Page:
• Join over 1.2 million students every month
  • Accelerate your learning by 29%
  • Unlimited access from just £6.99 per month

How does Shakespeare make Act3 Scene1 of Romeo and Julliet dramatic for the audience?

Extracts from this document...


Shakespeare assignment: J. Thompson: "How does Shakespeare make Act3 Scene1 dramatic for the audience?" intro: Shakespeare is a very dramatic playwright and his works continue to affect people today. He evokes his audiences' emotions, through the use of many dramatic techniques. Romeo & Juliet is an especially dramatic story of "two star-crossed lovers"; And Act 3 Scene 1, on which we are focusing this assignment, is particularly powerful. Before act3sc1: Due to the theatre enacted in the previous scenes; much knowledge is brought through by the audience into Act 3 Scene 1. For example the Prince's warning in Act 1 Scene 1, lines 98-99 "If you ever disturb our streets again, your lives shall pay the forfeit of the peace!" foreshadows this scene as a prediction of the future, making the scene dramatic as the audience are kept in suspense as to whether it will come apparent or not; the warning also serves as an ultimatum used to discourage the vengant characters (i.e. Tybalt and Mercutio) from causing more trouble. Another example is that of the preceding nuptial scene of Juliet and Romeo which we as an audience are aware of but the other characters, excluding the aforementioned and Friar Lawrence, are not. We as an audience therefore know that the two feuding families (the Montague's and the Capulet's) ...read more.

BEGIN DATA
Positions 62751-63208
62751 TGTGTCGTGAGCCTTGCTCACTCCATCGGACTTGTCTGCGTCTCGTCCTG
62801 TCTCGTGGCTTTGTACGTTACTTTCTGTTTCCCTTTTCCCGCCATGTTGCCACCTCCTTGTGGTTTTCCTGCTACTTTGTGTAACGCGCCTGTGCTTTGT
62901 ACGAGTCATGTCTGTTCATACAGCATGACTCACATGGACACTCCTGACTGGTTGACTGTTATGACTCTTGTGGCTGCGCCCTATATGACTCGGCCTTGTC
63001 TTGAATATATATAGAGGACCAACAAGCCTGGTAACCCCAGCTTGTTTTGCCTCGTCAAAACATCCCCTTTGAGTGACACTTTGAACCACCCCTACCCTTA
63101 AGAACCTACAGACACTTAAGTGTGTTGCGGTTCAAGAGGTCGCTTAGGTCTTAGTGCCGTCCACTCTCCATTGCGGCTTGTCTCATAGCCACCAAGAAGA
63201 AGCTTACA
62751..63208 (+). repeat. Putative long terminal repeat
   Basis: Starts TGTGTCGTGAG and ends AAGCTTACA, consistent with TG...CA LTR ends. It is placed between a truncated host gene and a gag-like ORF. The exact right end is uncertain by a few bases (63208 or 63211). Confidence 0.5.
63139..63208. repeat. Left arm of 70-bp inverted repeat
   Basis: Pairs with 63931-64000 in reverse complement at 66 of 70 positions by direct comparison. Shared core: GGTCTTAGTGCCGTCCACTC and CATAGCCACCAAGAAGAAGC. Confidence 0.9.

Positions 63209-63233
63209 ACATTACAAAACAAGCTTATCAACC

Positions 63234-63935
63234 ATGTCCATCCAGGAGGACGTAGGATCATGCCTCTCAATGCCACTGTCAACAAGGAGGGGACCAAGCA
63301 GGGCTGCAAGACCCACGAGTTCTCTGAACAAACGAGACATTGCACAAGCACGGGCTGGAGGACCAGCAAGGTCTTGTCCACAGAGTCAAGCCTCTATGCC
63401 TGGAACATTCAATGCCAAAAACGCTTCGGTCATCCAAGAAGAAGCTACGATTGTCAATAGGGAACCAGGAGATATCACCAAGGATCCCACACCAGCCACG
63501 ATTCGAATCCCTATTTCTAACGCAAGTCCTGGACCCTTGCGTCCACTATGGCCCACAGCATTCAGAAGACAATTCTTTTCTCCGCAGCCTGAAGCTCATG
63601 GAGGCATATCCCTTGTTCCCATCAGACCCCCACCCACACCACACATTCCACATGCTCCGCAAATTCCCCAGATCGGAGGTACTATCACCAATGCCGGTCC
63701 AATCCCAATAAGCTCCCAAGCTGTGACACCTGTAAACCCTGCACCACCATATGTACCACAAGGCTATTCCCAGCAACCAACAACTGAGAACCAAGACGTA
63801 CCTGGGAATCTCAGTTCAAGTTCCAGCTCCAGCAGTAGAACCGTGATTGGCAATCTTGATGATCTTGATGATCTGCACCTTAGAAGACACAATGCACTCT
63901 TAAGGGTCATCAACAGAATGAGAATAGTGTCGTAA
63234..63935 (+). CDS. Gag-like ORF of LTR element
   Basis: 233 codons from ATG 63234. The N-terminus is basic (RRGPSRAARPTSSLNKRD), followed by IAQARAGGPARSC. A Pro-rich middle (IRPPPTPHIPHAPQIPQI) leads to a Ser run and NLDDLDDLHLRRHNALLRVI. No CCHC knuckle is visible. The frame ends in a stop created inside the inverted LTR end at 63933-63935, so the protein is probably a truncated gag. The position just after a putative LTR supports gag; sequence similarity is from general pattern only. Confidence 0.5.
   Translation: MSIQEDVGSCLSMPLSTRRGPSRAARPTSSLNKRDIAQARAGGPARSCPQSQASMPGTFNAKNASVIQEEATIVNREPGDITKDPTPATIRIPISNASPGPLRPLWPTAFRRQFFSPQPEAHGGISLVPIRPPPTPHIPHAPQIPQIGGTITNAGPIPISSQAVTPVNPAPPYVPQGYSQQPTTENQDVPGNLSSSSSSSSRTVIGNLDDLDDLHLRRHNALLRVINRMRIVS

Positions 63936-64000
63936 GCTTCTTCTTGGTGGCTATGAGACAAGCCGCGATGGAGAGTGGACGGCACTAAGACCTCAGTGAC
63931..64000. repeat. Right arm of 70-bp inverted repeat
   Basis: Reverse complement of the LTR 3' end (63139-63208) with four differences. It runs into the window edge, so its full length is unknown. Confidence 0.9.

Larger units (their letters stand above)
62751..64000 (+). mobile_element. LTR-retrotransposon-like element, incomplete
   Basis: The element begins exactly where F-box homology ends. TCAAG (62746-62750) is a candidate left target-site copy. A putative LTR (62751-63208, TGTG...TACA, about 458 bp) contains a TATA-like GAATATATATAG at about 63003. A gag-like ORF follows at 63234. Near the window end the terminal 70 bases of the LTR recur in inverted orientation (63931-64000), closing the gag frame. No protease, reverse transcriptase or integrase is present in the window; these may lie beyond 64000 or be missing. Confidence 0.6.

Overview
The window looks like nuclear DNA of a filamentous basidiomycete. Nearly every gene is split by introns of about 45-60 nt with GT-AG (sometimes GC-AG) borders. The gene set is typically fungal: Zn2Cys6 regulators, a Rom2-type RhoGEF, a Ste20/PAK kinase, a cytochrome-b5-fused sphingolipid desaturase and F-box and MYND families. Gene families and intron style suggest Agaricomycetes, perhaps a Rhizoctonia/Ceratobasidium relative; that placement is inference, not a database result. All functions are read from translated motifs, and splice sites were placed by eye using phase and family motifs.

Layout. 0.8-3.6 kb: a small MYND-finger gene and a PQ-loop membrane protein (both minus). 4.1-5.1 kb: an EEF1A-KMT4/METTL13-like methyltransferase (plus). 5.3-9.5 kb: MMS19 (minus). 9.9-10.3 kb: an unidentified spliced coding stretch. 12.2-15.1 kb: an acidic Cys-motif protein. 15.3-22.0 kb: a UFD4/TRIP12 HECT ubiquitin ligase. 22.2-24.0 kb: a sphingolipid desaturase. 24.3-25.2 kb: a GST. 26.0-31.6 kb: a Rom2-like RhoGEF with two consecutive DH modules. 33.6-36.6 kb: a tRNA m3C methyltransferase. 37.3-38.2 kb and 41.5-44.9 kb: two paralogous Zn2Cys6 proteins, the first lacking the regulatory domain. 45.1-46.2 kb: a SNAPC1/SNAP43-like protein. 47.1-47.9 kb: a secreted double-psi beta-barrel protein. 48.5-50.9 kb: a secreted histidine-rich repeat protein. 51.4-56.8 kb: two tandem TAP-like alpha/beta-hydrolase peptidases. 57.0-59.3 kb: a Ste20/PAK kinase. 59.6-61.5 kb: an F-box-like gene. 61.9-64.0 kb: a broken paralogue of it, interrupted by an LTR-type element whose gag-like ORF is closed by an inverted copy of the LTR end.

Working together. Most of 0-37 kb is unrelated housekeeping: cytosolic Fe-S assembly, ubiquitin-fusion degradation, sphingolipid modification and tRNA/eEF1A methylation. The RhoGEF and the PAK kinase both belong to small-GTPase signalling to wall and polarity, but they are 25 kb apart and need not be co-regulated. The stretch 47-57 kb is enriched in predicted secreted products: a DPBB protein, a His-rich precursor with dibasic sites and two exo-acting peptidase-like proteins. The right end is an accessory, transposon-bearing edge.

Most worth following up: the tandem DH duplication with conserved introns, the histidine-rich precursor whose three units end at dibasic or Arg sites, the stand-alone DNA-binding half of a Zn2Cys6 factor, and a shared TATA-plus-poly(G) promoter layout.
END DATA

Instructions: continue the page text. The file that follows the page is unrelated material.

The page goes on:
This makes Tybalt a serious threat to Romeo's 'lover'-not-a-'fighter' characterisation. Shakespeare has portrayed the characters as such as their differences make the audience interested to see how Romeo would handle himself against an experienced guardsman like Tybalt as we have not yet seen him fight. This knowledge adds to the suspense and tension of the pre-scene melodrama making the audience more interested and focused on the events of the upcoming scene. After Act3sc1: Shakespeare begins Act 3 Scene 1 with the stage direction "a public place", he uses this setting to make the scene more dramatic as it creates tension and dramatic potential because the stage command serves as an echo of the Prince's warning, forbidding brawls in 'public places'. Due to this the audience are put on edge as they are aware that the consequences would be dear if a fight was to take place. Benvolio realises these facts and in his opening phrase he attempts to avert the danger; but ironically the page's speech contains motives to fight as his words "hot days" and "mad blood stirring" are metaphors of anger seemingly to encourage a brawl. This tightens the tension of the opening scene's atmosphere as it's dramatic potential is realised by both the audience and the characters of the scene. ...read more.


In this way he also provokes an attack "Make it a word and a blow". We as an audience feel overshadowed and nervous by the sudden entrance of the Capulet boys as it is obvious they are looking for a brawl and we fear the prince's punishment for disobeying his orders. In this way the mood of the scene darkens as the potential of the fight could lead to banishment if not death. Having just secretly married Juliet, we have mixed feelings on Romeo's undoubted appearance on stage. We can sense from the atmosphere that tensions are high between the rival characters on stage, which if unleashed could lead to disaster; so we partly wish for Romeo to enter soon to diminish the hatred and anger with his news of a hopeful end to the feud ( his and Juliet's marriage makes both the Montague's and the Capulet's kinsmen-in-law ). However the audience fear the fact that Romeo could be harmed if the other on stage characters do not accept his news. We, as an audience, feel so strongly for Romeo and Juliet "the two star crossed lovers" because they are the title roles and we therefore feel the most compassion towards their predicament and fate. ...read more.